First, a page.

Introduction to Pottery

Posted by on Jun 3, 2014 in Featured, Knowledge | Comments Off on Introduction to Pottery

Introduction to Pottery

Pottery is the ceramic art of making pottery goods.  There are three major types of pottery: earthenware, stoneware and porcelain.  The term pottery is also the name given to the place where pottery goods are made and the actual art and craft of the potter.

Pottery is made by shaping/molding a body of clay into a preferred shape and then heating this shape in high temperatures until all the water is removed and the clay becomes hardened and the shape set.


Pottery is one of the world’s oldest known handicrafts performed by humans. Back as far as 10,000 years ago in the Neolithic period it is believed to have begun.  In those days especially in the Middle East and Africa the lifestyle of the nomadic hunters was transitioning into farmers who were planting crops. Baskets were well used in these times but the one problem that they had was the inability to hold water. This is why pottery was born.

They needed something new to fill this void, but it had to be light to carry. Since clay was in great supply and was easily shapeable it was the chosen material and through trial and error the tribes began to understand what was possible with this new form of this material. Especially what happens to it when it dried.  It was the Egyptians who invented the kiln to fire the pots to dry them out at a faster pace.

It was the Greeks who made it an art form and the Chinese who created porcelain. In medieval times they discovered that mixing sand with clay made it strong enough hold over fire. So the art of pottery has evolved to what we love. It is an ancient art form that is used in every day life.


There are many materials that are referred to as clay. What sets this apart from each other are the properties that each type of clay possesses. These properties include plasticity, malleability of the body, what extent they will absorb water after firing and the amount of shrinking the particular material will have when being fired. Here are a few clay types that are generally used for pottery:

  • Kaolin, this was first used in China and is sometimes referred to as China Clay.
  • Ball clay, this clay is plastic, fine-grained clay that also may contain organic matter. Small Amounts of Ball clay can be added to porcelain to increase plasticity.
  • Fire Clay. This is also plastic clay, which is highly heat resistant. This clay can be added to other clays to increase their firing temperature.
  • Stoneware Clay. This is obviously for creating stoneware.

Shaping Pottery

There are a number of ways to shape pottery. Lets take a look at a few ways that are used today.

The earliest way that potters used to shape their work was by hand building.  Coils of clay are constructed by hand, this is done by combining flat slabs of clay or pinching solid balls of clay or using a combination of both. Parts of hand built clay pieces are joined together by the aid of a slip. A slip is the suspension of clay body and water. Potters find that hand building is best to create one off pieces of work.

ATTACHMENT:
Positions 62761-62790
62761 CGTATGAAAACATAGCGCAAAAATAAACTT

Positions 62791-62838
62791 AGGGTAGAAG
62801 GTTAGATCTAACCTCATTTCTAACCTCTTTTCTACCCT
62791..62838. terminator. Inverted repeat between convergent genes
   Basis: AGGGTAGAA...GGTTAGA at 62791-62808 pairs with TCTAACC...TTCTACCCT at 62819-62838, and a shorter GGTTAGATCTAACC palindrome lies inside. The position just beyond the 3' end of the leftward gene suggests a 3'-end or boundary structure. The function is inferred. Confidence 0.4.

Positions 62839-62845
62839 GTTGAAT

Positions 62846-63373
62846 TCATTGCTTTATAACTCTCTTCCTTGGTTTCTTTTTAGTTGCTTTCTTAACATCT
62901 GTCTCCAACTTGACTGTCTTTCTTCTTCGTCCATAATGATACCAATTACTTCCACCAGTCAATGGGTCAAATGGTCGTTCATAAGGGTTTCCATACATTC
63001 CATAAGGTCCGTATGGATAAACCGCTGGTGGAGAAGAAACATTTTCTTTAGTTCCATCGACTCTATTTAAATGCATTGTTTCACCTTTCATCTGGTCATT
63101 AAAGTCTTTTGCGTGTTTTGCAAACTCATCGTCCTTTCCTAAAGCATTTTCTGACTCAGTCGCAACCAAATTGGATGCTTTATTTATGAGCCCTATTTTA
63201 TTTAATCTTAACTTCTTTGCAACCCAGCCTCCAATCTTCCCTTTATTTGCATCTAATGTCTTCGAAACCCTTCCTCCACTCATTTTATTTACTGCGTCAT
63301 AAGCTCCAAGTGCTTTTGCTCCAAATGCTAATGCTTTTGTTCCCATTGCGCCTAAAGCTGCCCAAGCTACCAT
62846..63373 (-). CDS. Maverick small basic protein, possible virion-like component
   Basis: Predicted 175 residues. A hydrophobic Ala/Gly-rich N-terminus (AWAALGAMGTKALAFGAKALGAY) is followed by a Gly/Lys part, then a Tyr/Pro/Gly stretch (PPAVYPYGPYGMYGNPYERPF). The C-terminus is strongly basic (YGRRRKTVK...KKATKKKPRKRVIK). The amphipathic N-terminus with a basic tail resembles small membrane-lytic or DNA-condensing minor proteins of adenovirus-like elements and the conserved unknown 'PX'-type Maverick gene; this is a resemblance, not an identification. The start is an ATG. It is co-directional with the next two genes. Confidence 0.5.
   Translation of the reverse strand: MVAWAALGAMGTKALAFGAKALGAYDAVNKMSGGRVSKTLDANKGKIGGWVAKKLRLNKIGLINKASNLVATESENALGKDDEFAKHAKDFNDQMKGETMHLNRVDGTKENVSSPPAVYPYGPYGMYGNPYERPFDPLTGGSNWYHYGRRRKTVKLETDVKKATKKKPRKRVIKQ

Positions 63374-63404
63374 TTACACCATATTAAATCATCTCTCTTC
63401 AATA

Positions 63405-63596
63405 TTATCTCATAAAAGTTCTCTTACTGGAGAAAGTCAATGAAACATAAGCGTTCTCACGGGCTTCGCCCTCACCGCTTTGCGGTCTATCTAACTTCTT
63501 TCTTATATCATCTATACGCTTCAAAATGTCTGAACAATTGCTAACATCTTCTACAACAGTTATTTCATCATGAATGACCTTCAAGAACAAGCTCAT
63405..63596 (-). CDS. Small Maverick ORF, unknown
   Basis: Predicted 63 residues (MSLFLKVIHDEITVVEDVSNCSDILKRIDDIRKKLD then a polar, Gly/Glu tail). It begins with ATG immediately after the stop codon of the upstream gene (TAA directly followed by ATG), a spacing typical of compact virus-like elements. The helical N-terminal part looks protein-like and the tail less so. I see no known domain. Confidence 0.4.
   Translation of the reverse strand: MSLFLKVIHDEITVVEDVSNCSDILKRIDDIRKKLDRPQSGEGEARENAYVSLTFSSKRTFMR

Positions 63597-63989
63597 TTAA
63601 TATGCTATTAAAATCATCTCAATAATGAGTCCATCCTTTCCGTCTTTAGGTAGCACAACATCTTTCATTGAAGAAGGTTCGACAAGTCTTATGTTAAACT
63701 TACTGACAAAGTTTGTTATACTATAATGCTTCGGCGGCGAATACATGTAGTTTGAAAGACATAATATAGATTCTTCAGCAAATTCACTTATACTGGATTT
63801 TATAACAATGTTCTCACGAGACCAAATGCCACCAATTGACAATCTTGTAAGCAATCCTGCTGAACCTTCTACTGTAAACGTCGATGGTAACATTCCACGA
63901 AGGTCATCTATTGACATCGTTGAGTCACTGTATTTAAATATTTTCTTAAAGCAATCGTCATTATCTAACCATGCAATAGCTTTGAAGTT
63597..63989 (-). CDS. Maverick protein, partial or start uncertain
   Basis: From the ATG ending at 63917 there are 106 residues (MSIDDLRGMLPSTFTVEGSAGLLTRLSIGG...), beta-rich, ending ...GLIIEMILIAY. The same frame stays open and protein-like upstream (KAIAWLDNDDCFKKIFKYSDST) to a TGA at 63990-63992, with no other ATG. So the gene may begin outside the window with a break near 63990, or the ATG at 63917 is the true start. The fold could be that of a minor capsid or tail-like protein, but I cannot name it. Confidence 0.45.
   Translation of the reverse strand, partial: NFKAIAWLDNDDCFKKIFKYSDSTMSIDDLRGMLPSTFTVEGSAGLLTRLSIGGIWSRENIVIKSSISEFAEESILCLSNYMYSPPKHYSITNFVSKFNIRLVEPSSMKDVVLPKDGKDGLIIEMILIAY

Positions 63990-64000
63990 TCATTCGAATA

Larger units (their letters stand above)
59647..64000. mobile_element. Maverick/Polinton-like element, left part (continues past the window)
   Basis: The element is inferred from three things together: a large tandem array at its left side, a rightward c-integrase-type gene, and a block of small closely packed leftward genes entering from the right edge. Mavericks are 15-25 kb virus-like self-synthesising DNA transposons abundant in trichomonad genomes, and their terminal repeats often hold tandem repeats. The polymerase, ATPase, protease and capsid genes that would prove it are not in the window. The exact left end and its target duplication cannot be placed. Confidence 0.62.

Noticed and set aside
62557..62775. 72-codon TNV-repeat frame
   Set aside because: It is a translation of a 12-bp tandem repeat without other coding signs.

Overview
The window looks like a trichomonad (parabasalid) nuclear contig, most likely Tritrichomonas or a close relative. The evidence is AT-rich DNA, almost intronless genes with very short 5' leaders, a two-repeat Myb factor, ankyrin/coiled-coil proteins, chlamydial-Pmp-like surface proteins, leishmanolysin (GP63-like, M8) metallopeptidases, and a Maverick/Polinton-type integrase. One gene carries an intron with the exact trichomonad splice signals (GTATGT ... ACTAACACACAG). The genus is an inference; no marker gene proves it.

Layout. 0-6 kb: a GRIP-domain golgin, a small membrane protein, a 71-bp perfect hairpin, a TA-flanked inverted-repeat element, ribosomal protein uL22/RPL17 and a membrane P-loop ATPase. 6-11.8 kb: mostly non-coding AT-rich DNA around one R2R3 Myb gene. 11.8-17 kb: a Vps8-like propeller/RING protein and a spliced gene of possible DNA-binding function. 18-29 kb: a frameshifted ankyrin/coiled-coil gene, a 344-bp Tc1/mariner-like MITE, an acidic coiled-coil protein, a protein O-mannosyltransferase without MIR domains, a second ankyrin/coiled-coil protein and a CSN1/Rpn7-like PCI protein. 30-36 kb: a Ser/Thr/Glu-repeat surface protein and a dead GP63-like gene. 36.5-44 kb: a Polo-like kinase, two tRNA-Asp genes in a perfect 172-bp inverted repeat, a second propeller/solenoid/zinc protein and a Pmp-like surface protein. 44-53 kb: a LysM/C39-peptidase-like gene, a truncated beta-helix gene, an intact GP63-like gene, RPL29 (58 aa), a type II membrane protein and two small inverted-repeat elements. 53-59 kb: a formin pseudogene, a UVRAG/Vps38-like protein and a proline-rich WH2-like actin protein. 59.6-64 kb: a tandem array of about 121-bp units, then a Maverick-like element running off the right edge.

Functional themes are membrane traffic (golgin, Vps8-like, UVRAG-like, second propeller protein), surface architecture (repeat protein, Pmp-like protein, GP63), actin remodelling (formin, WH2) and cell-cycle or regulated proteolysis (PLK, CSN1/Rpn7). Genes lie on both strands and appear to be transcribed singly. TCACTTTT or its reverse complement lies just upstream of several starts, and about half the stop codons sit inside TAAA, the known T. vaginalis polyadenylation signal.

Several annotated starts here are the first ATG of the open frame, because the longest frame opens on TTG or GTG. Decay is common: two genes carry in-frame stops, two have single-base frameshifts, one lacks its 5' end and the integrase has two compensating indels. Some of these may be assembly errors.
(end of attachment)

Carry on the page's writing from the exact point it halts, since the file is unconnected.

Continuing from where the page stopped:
One of the well-known ways of making pottery is by The Potter’s Wheel.  The process used here is called throwing. You place a ball of clay in the center of turntable, known as the wheel-head;the potter rotates this turntable by using a stick using their own foot power or now a days an electric motor. Through this process, the wheel rotates while the soft clay is pressed, squeezed and molded gently upwards and outwards into a hollow shape. There are five steps when creating apiece using the Pottery wheel:

  1. Centering, Pressing the ball of clay into perfect rotational symmetry,
  2. Opening, making the ball of clay hollow,
  3. Flooring, making flat or rounded bottom inside the pot,
  4. Throwing/Pulling. Drawing up the walls of the pot and creating an even thickness,
  5. Trimming/Turning. Removing excess clay.

A lot of skill and expertise is needed to successfully use the Potters Wheel, and due to its limitations your creativeness is restricted.  Other methods you can use are:

Granulate Pressing is shaping pottery by pressing clay in a semi-dry and granulated condition into a mould. This method is widely used in making ceramic tiles and plates.

Injection molding is a process that was adapted for the tableware industry and this method is used for the forming of thermoplastic and metal components. This method is great for mass production of complex pieces but is not as widely used as other shaping methods.

Jiggering and Jolleying are methods that are carried out on a Potter’s Wheel. Jiggering is when a shaped tool is brought into contact with plastic clay; this tool is set on a rotating plaster mould on the potter’s wheel. Jiggering is used for the creation of flat wares. Jollering is the named used for the same method but is used to make hollow objects such as cups. These methods are often automated and can be performed by semi- skilled workers.

Using a Roller Head Machine is another way to mass-produce pieces using semi skilled workers. This method uses a rotating mould to create pieces using a rotating shape.

With pottery there are many ways of decoration. You can use glazes, slips and impress surfaces. You can be as creative as you like with all these methods.

Pottery is a wonderful art form that is still practiced widely around the world and used in our everyday life. Have fun being creative and exploring the world of pottery.